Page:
When Children Are Just A Bit Smarter Than You Thought

Neighbors/Glen Burnie

November 06, 1991|By Bonita Formwalt

Perched on a chair designed for an 8-year-old, my knees somewhere inthe vicinity of my nose, I surrendered my adulthood and once again became a child, more specifically, a student.

It was parent-teacherconference time, and, as I braced myself for "the report," I felt myself regressing to childhood with a sudden desire to go home and watch Huckleberry Hound.

Anxiously eyeing the clock on the wall, I sat in the hall trying hard not to hear snippets of conversation between the teacher and theparent scheduled ahead of me.

What will she say? Positive, upbeatthings? Is she thrilled to play such an important part in my child'sdevelopment? Or does she think my child is really the second coming of Eddie Haskell?

Has my son been successful hiding all his paperswith grades lower than C's? D's? Good grief, what if he's been forging my signature?

Is my child socially well-adjusted? Does he have lots of little friends? Is my 8-year-old dating, and I'm the last to know?

Is he well-behaved or does my child spend so much time in the corner that he is working with a decorator selecting wallpaper patterns to spruce up the place?

Twenty minutes later I am out on the parking lot, almost an adult again, clutching a handful of assorted dittos, handwriting samples and math tests. My boys are fine. Creative, smart and eager to learn. What more could a parent want?

Then I see it. A spelling paper from my youngest. The vocabulary word is "dangerous." The sentence reads "Monday's are dangerous at my house because my mom is on deadline."

Perhaps they're just a little too smart for their own good.


Vintage car enthusiasts from all over the area are expected to converge on Glen Burnie Sunday for the secondannual Toys For Tots Car Show co-sponsored by Vintage Tin of Maryland, the Lost In The '50s Car Club and Faye's Sub Shop.

Open to carsmanufactured in 1965 or earlier, the car show is 10 a.m. to 4 p.m. at the Arundel Center North parking lot.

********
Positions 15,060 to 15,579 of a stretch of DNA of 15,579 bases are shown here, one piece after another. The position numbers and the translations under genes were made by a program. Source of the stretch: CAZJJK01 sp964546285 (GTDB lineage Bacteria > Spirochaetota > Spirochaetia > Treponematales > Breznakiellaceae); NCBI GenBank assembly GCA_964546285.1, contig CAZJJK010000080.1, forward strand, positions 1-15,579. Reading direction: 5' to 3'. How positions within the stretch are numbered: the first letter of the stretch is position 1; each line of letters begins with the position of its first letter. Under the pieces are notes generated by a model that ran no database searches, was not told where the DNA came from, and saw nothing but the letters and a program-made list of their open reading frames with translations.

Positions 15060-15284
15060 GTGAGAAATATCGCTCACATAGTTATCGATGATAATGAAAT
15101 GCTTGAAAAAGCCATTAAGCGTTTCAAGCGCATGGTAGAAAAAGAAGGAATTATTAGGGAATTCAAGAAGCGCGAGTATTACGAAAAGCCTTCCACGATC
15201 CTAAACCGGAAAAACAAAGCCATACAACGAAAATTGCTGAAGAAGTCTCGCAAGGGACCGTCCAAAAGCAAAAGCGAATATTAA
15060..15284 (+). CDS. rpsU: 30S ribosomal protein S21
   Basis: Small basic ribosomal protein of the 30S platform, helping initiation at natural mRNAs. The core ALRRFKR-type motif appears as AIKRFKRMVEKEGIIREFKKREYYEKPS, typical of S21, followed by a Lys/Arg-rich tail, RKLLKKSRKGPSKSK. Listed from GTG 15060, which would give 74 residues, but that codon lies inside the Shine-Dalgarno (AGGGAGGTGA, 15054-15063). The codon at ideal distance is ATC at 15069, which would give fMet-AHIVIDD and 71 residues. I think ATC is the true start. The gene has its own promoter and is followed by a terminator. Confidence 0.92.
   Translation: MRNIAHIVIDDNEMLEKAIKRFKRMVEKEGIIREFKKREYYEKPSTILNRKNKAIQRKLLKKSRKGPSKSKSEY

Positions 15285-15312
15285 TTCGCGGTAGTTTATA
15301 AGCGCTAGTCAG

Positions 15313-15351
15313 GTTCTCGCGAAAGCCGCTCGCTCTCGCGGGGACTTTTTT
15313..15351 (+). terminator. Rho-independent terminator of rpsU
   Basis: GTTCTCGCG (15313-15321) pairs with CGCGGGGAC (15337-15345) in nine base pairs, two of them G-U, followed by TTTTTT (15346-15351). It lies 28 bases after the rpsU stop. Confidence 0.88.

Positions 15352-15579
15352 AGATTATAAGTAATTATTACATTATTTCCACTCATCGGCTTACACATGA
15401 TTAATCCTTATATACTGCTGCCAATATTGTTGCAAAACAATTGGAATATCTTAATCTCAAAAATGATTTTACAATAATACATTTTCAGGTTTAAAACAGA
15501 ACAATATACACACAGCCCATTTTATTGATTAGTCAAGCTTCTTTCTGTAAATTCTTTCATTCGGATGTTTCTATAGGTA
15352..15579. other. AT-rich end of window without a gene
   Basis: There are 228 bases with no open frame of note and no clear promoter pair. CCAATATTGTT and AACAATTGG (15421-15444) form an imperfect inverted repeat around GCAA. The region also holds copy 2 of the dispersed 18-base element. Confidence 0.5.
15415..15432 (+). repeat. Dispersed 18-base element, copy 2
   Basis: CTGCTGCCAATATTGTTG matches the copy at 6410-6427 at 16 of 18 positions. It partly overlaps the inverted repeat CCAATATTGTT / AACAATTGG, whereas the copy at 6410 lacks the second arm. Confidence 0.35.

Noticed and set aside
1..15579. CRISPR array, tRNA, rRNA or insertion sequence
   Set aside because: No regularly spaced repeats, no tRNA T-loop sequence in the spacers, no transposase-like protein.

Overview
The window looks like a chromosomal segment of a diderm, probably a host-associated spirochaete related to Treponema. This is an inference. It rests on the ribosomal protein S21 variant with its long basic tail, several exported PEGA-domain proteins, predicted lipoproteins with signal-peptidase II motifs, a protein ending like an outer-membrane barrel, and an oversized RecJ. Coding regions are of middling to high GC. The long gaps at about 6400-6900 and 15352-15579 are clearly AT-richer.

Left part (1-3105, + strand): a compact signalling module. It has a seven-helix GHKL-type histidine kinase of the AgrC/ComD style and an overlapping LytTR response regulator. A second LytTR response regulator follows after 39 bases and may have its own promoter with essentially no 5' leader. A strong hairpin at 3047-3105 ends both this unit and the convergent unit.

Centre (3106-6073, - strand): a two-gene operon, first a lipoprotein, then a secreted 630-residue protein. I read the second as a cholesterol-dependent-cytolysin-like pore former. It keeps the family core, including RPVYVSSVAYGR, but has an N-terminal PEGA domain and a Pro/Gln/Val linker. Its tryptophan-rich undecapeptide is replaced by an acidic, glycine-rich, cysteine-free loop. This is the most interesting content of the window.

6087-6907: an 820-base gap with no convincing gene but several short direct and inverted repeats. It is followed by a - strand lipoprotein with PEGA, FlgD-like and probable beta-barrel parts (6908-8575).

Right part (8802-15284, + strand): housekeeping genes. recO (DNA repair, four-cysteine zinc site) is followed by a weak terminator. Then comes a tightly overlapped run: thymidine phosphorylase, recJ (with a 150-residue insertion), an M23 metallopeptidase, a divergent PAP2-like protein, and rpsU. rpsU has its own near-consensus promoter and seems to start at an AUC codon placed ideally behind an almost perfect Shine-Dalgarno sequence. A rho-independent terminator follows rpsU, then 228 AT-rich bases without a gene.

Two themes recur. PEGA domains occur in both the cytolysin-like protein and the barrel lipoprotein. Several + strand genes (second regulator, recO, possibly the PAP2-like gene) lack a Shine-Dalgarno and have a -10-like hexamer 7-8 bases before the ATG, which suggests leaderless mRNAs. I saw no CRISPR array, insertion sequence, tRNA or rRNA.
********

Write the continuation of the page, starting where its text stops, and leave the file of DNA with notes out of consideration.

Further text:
The lot, directly across from Faye's on Crain Highway, is where classic car lovers meet every Saturday night to socialize and show off a little.

Commemorative --board plaques will be given to the first 650 registered vehicles.

Fifty trophies will be awarded.

Registration is $5 per car or a donation of new toy. (Hold off on the teddy bears this year, please. Last year, the bears were so plentiful they demanded top billing.)

Almost 500 cars participated in the show in 1990, and $7,000 worth of toys were given to the Toys For Tots campaign.

The car show idea was developed by Richard Lord, founder of Lost in the '50s, and Gil Smith, one of the founding members of Vintage Tin.

The two, regularsat Faye's on Saturday nights, decided to raise money for a worthy cause while promoting their favorite hobby.

In addition to the car show, several other activities have been planned, including games for the children, an auction, visits by McGruff the Crime Dog, Santa Claus and a performance by magician Kevin Hood.

For registration information call Lord, 360-8002 or Smith, 437-8862.


Addicted to pigskin? Need an excuse to talk about football all weekend? Do you havean uncontrollable urge to blurt out phrases like "offensive strategy" and "Did you see that sack?"

You need a dose of Gopher.

Friday night is Business Appreciation Night at Glen Burnie Senior High School when the Gophers take on the Old Mill Patriots on their home gridiron.

This is a chance for the Glen Burnie Football Boosters to show its appreciation to the businesses and individuals who have donated their time, merchandise, money or expertise to help the team.

All in attendance will be recognized during half-time.

The organization also is planning an adult football dance 9 p.m. to 1 a.m. Saturday at the Columbian Center on Ritchie Highway.

Tickets are $10 in advance or $12 at the door and include beer, setups and munchies.

Music will be provided by disk jockey Dave Griffith.

The proceeds from the dance will be used for the team's sport's banquet and toward the purchase of a seven reindeer -- excuse me -- seven MAN sled for use in offensive blocking drills.

Tickets can be purchased at the game, or by calling 766-8516, 969-3099 or 768- 3849.


The Country Club Estates Recreation Association is accepting reservations for a turkey dinner to be gobbled down (sorry, couldn't resist) 2 to 6 p.m. Sunday in the association hall on Paul Marr Drive.

Tickets are $8 for adults and $5 for children ages 6 to 10.

The menu will include roast turkey and gravy, dressing, mashed potatoes, candied sweet potatoes, succotash, sauerkraut, cranberry sauce, cole slaw, rolls and butter, dessert and a choice of drinks.

Reservations should be made as soon as possible by calling 799-4101.


Good luck to thestudents representing Old Mill Senior High on WJZ-TV's "It's Academic."

This year's team is comprised of seniors Kevin Dunkerly, Stephen Elev, Reggie Hubbard and Michael McCullogh.

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